Sharing business objects between processes

Sharing business objects between processes

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Michael posted on Sunday, October 10, 2010

Our application has a main WinForms UI, and an AutoCAD extension UI which is hosted by acad.exe. There is also a second, separate AutoCAD extension which uses some of the business objects, UI components and the csla.dll instance of the primary application.

We want to

We're using a local data portal. I've looked at chapter 15 which talks about the WcfProxy, and 21: WCF Service Interface. This is a pretty basic cross-component communication requirement, so any suggestions?

Thanks in advance.

RockfordLhotka replied on Monday, October 11, 2010

In my view, cross-application communication should follow an SOA model. Which means you define message contracts and send messages back and forth between the applications.

That means no "sharing of objects" as such, though you can certainly pass object data back and forth through the messages - just not objects in the way the data portal does.

Michael replied on Monday, October 11, 2010

What if it's the same, trusted application, just a different UI, as the case is with our AutoCAD extension?

RockfordLhotka replied on Monday, October 11, 2010

It is probably fine then, as long as you remember that CSLA isn't threadsafe. So both "parts" of the app need to be on the same thread, and realistically the same AppDomain.

Michael replied on Monday, October 11, 2010

Which technology/approach would you take to solve the problem of serving/caching the business objects to the two UIs?

RockfordLhotka replied on Monday, October 11, 2010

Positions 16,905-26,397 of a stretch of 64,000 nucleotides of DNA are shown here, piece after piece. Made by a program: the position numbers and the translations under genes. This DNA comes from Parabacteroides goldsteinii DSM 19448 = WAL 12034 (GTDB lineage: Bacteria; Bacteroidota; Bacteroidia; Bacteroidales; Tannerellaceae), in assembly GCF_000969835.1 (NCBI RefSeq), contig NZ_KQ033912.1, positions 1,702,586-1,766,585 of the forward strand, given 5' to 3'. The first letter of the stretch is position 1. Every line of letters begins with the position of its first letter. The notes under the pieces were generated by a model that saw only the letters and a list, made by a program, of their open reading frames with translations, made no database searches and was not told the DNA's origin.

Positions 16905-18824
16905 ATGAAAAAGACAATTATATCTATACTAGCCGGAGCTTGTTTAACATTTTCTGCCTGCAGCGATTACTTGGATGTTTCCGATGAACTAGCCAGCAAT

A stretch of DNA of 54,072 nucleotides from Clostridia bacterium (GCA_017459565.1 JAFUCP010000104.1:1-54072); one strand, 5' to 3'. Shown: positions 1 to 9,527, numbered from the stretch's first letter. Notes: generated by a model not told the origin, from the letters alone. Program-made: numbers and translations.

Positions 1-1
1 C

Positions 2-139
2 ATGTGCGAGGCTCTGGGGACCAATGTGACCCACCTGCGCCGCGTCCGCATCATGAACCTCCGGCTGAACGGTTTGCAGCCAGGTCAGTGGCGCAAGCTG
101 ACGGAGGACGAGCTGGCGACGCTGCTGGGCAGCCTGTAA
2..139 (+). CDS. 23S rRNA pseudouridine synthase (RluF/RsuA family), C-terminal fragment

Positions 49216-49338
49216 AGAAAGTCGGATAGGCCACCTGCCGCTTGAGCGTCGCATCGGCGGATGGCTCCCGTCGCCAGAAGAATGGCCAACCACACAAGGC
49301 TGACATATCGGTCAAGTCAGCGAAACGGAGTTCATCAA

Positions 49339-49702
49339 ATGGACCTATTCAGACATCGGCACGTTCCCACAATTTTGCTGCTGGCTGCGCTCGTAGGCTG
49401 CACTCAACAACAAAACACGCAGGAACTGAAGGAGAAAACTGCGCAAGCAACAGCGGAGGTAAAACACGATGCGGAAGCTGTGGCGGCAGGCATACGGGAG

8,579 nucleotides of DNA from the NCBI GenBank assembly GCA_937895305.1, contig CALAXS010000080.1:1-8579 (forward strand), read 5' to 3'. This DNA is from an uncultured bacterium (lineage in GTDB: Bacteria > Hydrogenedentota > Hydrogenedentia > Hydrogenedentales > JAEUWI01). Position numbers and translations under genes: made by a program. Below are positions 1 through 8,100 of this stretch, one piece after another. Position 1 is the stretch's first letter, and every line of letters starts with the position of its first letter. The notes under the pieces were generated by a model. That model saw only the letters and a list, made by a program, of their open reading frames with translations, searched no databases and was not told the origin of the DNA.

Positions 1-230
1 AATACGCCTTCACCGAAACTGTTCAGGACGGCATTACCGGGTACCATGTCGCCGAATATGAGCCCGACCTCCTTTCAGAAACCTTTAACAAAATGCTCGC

Pat Helland gave a talk some years ago where he described four types of data:

  1. Resource
  2. Reference
  3. Request/Response
  4. Activity

Resource data is mutable - read/write data that is stored in your database.

Reference data is immutable - read-only data that is versioned, so if you edit it you create a new version and the old version is still there (like a newspaper - you can always get yesterday's paper, even years from now - and it is unchanged).

Request/Response data is transitory - it is read-only and exists for short periods of time while in transit.

Activity data is mutable, but isn't typically stored. Think of this like the fields of your objects in memory.

Of all these, the only type of data you can safely cache is Reference data. In all other cases you run the risk of stale data.

I suspect you want to cache Resource data (though technically if it is in memory it is Activity data - but still...) That's the hardest to cache, because it is the most likely to become stale in any multi-user scenario.

In any case, remember that CSLA objects are (typically) retrieved using a factory method. Most factory methods are one line of code: the data portal call. But there's nothing that says they can't be more complex, possibly managing a list of retrieved objects that are held in memory and returned out of that list rather than using the data portal.

If you want to be fancier, you could create your own client-side CachedProxy for the data portal. This proxy would cache objects (maybe based on some custom attribute you define) and return the objects from the cache, or invoke WcfProxy (or whatever) if the object isn't in the cache.

Either way you'll have to deal with stale data.

And either way you'll have to deal with potential memory leaks. Holding a business object in memory can be problematic if you also use data binding. When a window/form/page/usercontrol sets up a handler for PropertyChanged, that actually creates a reference from the object to the UI element. If the object never goes away, that event is probably never unhooked, so that reference probably never goes away, so the UI element is forever stuck in memory.

How you solve that is not something I've taken the time to figure out, but I suspect it isn't easy :(

chrduf replied on Tuesday, October 12, 2010

You can use a distributed cache to acomplish this. Check out Windows Server AppFabric

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